202 Following

Wanda's Book Reviews

I am currently reading my way through a long list of science fiction and fantasy titles.  (http://www.npr.org/2011/08/07/138938145/science-fiction-and-fantasy-finalists if you are interested in the list).

Currently reading

Charlotte Perkins Gilman, Ann J. Lane
Wizard and Glass
Stephen King, Dave McKean
River of Blue Fire
Tad Williams
Richard Ford
Progress: 36/420 pages
The Bees: A Novel - Laline Paull

Flora 717 is a sanitation worker, a member of the lowest caste in her orchard hive where work and sacrifice are the highest virtues and worship of the beloved Queen the only religion. But Flora is not like other bees. With circumstances threatening the hive's survival, her curiosity is regarded as a dangerous flaw but her courage and strength are assets. She is allowed to feed the newborns in the royal nursery and then to become a forager, flying alone and free to collect pollen. She also finds her way into the Queen's inner sanctum, where she discovers mysteries about the hive that are both profound and ominous.

But when Flora breaks the most sacred law of all—daring to challenge the Queen's fertility—enemies abound, from the fearsome fertility police who enforce the strict social hierarchy to the high priestesses jealously wedded to power. Her deepest instincts to serve and sacrifice are now overshadowed by an even deeper desire, a fierce maternal love that will bring her into conflict with her conscience, her heart, her society—and lead her to unthinkable deeds.



The GoodReads description of this book says: “The Handmaid's Tale meets The Hunger Games.” I’ve never read The Hunger Games, so I can’t comment on that comparison and it’s been decades since I’ve read The Handmaid’s Tale. However, I did come to the same conclusion on my own (before reading the GR blurb)—there were definitely echoes of The Handmaid’s Tale in The Bees [the supervision of reproduction aspect especially]. I was also reminded strongly of Orwell’s 1984, Huxley’s Brave New World, and Zamyatin’s We [the “Serve, Accept, Obey” slogan, for example, or the Fertility Police]. Several other reviewers whose opinions I respect have also pointed out some parallels with Watership Down [mostly because of the anthropomorphic nature of thinking/talking animals, I speculate].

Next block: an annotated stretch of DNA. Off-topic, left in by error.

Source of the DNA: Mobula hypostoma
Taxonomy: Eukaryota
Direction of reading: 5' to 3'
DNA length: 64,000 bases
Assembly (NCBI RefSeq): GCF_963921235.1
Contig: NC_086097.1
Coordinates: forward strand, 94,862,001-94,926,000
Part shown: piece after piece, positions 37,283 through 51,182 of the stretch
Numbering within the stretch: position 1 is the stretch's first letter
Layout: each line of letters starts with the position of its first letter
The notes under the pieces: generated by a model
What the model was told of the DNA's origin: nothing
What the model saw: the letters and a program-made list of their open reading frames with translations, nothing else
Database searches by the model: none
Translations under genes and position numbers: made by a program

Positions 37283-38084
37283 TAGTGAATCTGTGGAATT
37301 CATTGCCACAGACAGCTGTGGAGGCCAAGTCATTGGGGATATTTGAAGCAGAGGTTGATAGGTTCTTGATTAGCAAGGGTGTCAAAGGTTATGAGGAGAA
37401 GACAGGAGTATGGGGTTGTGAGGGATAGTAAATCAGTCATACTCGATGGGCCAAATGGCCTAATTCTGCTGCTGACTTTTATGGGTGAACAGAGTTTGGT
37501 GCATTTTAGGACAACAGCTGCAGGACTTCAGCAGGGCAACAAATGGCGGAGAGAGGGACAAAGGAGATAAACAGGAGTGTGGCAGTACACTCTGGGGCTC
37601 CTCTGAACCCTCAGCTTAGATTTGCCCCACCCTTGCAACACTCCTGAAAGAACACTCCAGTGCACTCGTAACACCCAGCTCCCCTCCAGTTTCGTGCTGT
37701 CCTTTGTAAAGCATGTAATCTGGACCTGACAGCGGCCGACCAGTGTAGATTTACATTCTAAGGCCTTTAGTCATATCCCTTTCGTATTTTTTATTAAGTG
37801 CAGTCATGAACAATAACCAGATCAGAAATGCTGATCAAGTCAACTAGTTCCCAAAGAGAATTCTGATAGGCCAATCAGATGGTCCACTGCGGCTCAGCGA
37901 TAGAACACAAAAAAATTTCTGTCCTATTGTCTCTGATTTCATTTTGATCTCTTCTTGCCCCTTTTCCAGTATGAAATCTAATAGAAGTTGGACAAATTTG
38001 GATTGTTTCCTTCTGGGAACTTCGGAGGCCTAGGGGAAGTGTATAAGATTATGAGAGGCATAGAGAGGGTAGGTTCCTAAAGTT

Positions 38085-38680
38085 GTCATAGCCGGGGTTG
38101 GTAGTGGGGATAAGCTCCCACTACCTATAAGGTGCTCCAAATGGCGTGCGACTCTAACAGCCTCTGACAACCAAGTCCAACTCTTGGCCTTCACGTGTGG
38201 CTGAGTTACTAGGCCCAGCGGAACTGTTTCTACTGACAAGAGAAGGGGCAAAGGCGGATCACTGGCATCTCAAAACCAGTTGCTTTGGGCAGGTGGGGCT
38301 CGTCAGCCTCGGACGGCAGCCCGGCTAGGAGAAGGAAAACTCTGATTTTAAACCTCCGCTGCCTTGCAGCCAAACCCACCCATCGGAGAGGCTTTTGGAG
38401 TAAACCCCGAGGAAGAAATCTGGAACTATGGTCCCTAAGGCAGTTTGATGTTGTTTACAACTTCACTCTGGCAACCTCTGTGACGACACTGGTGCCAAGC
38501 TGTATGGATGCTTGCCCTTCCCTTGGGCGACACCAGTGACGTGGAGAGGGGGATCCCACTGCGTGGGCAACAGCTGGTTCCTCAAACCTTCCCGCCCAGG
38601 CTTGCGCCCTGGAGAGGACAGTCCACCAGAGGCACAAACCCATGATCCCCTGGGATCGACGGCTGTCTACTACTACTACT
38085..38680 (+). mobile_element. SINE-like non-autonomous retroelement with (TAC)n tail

The Bees was an enjoyable read and a quick one—if I had an earlier start, I would have finished it in one evening. [I had two chapters left when I realized that I would be miserable at work the next day if I didn’t bundle myself off to bed immediately]. Although I had foreseen the end of the novel by about 2/3 of the way through, it was still fun to see how it was realized. I find the scenes where bees used brooms and/or dustpans a little bit twee, and would have preferred that those human artifacts hadn’t been mentioned—I found they jarred me out of the narrative a bit, especially when the natural behaviour of the insects was generally so well represented.


One thing that makes The Bees unlike the books above is the commentary on environmental issues—the dearth of flowers to supply food for the hive and the repercussions of pesticide use on crops. Since I personally am a recovering arachnophobic, I really identified with the horror of the spider scenes. I know that spiders are necessary in the Circle of Life and I leave them alone unless they come into my home, but they still bother me.


One part that I was especially fond of was the tying together of the first and last chapters, using the family of the home in whose yard the bee hive sits. Perhaps because I’m the age where, under normal circumstances, I would be dealing with living arrangements for elderly parents, I found this very touching. My parents died young and in many ways, I would love to have this problem to cope with—instead my sisters and I dealt with possessions and sold the family farm house almost 20 years ago.


I’m not sure what kind of staying power The Bees will have over the long term. How many books are instant classics? I’m unsure of that and it will likely be up to future readers to grant or deny “classic” status on any of today’s books. Past classics weren’t up against the flood of titles available in the 21st century and I often wonder if or how many of the current year’s offering will end up durable and memorable enough to achieve that kind of status. But I think it does at least have a chance and I’m very glad that I read it.